All Courses

Category:

IPM
Class:

landscape,industrial
Credits:
1
Spray drift is an applicator's worst nightmare. It is a leading cause of complaints for sprayer applicators. In the last few years, nozzle manufactures have developed different types of nozzles to help reduce drift. This web cast seminar looks at different types of nozzles and how they work. Also examined are other ways to reduce drift besides nozzle selection.
Category:

IPM
Class:

landscape,industrial
Credits:
1
Key regulatory changes and what they mean and public impact ; Pesticide Safety and reporting issues. Species at Risk Regulation
Category:

IPM
Class:

landscape,industrial
Credits:
1
It is part of every applicator’s job to complete their pesticide applicator records when applying pesticides. Join Tim as he reviews what is required, how long they must be kept and ways you may be able to simplify them. Health Canada’s Buffer Zone calculator is discussed and used to show applicators other tools available that may affect their applications near open bodies of water.
Category:

IPM
Class:

landscape,industrial
Credits:
1
It is important to have specific areas on your property that meet the proper criteria for loading pesticides and also for cleaning of equipment. This seminar will discuss requirements for primary and secondary pesticide loading sites. It will also discuss design of equipment cleaning areas and cleaning procedures for spray equipment
Category:

IPM
Class:

landscape,industrial
Credits:
1
Pesticide resistance is increasing throughout the world. What can we do as applicators to prevent this or slow it down. The scope of resistance is discussed as well as definitions. The different types of resistance are discussed and applicators will realize they have a high level of control on some types of resistance and lower levels of control on others. Ways applicators can reduce pesticide resistance is presented.
Category:

IPM
Class:

landscape,industrial
Credits:
1
Pesticide storage is an important aspect of being a pesticide applicator. It is important to store your pesticides correctly. This web cast reviews some of the basic concepts to follow when storing pesticides. Many of the rules and regulations of pesticide storage are easy to compile with such as signage and organization. Take this one hour web cast to update your knowledge on pesticide storage so that you store your pesticides properly and safely.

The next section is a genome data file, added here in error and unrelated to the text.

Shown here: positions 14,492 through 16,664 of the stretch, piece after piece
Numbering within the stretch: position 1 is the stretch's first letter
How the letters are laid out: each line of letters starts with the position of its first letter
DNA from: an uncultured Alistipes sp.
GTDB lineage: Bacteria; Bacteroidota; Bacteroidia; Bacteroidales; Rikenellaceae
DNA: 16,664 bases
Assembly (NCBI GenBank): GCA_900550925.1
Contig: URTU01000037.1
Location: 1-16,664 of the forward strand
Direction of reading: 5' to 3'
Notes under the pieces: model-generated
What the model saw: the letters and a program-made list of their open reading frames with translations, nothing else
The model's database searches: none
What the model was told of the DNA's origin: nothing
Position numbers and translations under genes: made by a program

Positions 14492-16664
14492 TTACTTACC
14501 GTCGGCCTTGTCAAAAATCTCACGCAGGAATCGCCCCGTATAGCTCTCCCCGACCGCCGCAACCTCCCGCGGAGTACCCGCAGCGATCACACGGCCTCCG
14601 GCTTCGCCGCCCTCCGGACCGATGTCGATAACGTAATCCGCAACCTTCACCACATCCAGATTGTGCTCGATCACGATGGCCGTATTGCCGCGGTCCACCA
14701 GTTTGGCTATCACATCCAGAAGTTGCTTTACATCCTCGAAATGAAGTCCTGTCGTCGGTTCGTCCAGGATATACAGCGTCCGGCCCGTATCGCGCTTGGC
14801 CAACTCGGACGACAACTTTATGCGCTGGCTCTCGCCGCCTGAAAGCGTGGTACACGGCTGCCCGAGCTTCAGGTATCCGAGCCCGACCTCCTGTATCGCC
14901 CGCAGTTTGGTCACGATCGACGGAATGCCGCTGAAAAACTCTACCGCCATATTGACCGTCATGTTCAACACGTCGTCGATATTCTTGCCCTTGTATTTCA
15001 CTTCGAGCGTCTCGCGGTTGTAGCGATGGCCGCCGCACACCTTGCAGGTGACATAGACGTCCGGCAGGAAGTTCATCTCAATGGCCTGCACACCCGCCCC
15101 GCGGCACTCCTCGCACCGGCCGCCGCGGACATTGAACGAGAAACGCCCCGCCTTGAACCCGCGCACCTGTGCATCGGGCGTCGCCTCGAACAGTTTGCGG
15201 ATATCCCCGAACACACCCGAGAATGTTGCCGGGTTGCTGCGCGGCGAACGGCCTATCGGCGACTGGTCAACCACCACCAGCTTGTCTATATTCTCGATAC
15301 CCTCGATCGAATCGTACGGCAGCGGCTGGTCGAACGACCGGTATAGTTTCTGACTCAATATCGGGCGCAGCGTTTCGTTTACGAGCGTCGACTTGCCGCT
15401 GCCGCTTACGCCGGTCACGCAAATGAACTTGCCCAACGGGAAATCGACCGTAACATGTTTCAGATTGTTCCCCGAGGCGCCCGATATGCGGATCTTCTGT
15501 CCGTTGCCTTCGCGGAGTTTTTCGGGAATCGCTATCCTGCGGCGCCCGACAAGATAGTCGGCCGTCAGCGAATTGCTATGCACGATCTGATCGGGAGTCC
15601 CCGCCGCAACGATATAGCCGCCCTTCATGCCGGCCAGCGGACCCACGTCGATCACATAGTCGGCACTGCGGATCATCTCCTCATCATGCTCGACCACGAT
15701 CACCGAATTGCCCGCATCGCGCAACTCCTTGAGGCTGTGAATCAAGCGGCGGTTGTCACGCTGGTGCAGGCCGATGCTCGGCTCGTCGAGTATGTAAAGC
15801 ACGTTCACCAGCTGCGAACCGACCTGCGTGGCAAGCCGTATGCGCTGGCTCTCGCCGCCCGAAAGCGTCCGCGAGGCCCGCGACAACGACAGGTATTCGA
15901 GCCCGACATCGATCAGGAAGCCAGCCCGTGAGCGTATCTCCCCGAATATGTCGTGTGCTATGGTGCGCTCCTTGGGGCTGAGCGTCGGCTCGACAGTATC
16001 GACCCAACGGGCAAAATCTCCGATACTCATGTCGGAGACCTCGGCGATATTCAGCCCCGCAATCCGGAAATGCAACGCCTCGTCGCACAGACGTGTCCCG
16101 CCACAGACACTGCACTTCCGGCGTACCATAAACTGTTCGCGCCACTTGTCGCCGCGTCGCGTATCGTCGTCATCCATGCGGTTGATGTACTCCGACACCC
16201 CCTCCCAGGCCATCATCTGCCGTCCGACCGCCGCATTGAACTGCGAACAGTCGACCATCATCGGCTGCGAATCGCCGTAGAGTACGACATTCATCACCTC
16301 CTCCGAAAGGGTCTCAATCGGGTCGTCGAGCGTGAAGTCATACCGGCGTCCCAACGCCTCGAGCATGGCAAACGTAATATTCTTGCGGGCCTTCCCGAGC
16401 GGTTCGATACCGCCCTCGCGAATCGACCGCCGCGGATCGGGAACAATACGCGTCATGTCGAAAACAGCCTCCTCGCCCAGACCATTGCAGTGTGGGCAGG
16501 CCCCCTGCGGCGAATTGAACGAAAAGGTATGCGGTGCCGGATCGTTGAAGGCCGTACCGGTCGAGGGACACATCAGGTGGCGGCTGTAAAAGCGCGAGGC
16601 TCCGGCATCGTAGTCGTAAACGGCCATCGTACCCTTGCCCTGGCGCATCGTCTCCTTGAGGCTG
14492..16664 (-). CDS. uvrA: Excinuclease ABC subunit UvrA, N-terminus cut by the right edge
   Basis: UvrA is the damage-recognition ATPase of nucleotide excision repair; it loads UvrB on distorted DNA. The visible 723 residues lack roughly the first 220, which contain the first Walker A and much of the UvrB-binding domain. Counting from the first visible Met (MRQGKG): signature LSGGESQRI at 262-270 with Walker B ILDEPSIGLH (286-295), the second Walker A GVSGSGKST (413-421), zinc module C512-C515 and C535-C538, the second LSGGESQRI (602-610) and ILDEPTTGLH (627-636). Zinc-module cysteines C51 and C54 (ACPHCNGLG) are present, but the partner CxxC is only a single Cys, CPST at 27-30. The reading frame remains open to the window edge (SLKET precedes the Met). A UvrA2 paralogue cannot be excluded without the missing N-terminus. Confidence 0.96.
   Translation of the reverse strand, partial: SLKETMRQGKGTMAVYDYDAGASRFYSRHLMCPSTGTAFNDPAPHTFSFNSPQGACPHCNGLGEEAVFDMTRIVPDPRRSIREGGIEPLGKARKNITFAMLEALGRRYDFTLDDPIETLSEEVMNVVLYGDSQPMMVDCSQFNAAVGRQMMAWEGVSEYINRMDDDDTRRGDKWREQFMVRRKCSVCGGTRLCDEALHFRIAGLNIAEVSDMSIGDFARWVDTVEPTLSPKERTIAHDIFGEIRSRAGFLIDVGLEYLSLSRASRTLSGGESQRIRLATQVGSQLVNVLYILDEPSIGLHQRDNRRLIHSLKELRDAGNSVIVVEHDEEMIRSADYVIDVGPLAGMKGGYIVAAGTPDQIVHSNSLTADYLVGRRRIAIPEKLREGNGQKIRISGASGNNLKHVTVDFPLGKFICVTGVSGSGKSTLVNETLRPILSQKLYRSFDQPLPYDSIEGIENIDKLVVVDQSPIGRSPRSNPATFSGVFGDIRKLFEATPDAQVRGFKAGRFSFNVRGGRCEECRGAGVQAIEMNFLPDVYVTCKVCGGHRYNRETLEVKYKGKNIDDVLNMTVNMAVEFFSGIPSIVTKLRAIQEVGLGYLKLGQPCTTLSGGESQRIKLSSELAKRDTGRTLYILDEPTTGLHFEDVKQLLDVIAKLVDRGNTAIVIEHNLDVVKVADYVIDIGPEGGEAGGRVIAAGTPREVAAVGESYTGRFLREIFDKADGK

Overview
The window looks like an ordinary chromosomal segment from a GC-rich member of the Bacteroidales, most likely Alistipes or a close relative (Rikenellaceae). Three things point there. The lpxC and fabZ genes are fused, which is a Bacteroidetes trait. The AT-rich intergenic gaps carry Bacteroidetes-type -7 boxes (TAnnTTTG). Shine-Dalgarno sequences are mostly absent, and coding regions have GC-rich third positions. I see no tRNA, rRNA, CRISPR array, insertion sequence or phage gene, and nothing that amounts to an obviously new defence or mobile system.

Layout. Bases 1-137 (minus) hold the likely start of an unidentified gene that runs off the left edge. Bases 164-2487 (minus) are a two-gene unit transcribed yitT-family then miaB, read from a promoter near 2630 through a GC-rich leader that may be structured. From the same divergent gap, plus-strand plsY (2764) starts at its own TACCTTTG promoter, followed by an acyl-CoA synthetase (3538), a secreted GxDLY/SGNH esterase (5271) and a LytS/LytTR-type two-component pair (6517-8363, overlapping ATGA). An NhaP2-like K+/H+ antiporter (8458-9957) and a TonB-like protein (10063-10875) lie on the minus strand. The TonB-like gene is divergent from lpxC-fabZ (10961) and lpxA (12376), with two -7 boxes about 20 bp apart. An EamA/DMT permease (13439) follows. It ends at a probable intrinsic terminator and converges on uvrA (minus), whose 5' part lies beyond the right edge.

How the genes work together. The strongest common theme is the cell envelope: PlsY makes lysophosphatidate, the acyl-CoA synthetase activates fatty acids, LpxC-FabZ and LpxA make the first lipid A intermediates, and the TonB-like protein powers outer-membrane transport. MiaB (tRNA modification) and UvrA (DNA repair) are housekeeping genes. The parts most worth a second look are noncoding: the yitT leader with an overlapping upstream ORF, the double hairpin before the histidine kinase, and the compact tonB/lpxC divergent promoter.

Category:

IPM
Class:

landscape,industrial
Credits:
1
Alberta water strategy; pesticide use in Alberta; Agronomic and environmental considerations; Pesticides characteristics and fate in the environment.
Category:

IPM
Class:

landscape,industrial
Credits:
1
Plants and animals are completely different-or are they that different. Just because plants cannot run away, fight or scream, it does not mean they cannot defend themselves. They can communicate with each other or others such as pollinators or even predators of their enemies. Plants interact with each other and have defense systems. Join Tim as he looks at the world of plants and how we may be able to use their defense systems in IPM programs now and in the future. References used to develop this webinar: GG McNickle, CC St. Clair and JF Cahill, Jr.. "Focusing the metaphor: Plant root foraging behaviour." Trends in Ecology and Evolution24 (2009): 419-426. A. Weinhold, I. T. Baldwin: Trichome-derived O-acyl sugars are a first meal for caterpillars that tags them for predation. Proceedings of the National Academy of Sciences USA, Early Edition, 25.-29. April 2011, DOI: 10.1073/pnas.1101306108 Runyon, J.B., M.C. Mescher, and C.M. De Moraes. 2010. Plant defenses against parasitic plants show similarities to those induced by herbivores and pathogens. Plant Signaling & Behavior 8(5):929-931 Simard, S.W. (2012) Mycorrhizal networks and seedling establishment in Douglas-fir forests Biocomplexity of Plant–Fungal Interactions, First Edition. Edited by Darlene Southworth. John Wiley & Sons, Inc. Chapter 4, pages 85-107. Activating the Plant’s Defenses: Karl Danneberger, Ph.D. Ohio University - http://www.unisci.com/stories/20022/0627023.htm -http://www.cbc.ca/natureofthings -http://en.wikipedia.org/wiki/Plant_defense_againstherbivory
Category:

IPM
Class:

landscape,industrial
Credits:
1
This webinar takes IPM to the next level. New systems are being researched on putting together IPM techniques as a recipe whereas you may be able to reduce, eliminate or apply chemical pesticides less often. The PMRA system for qualifying reduced risk pesticides is examined. Two other rating systems are looked at in this webinar: one study out of Quebec called the Quebec Pesticide Risk Indicator and another from the USA called the Environmental Impact Quotient. Methods are discussed on how applicators can lower their environmental impact by cultural, biological and choosing pesticides with lower environmental impact. References used for this webinar: The PMRA Initiative for Reduced Risk Pesticides; Health Canada Quebec Pesticide Risk Indicator: Samuel, O., Dion, S., St-Laurent, L., April, M. A Method to Measure the Environmental Impact of Pesticides: J. Kovach*, C. Petzoldt, J. Degni**, and J. Tette, IPM Program, Cornell University, New York State Agricultural Experiment Station Geneva, New York 14456 Reducing Chemical Use on Golf Course Turf-Redefining IPM: Jennifer Grant Ph.D., Tyler McGonigal, Robert Portmess, Frank S. Rossi, Ph.D.
Category:

IPM
Class:

landscape,industrial
Credits:
1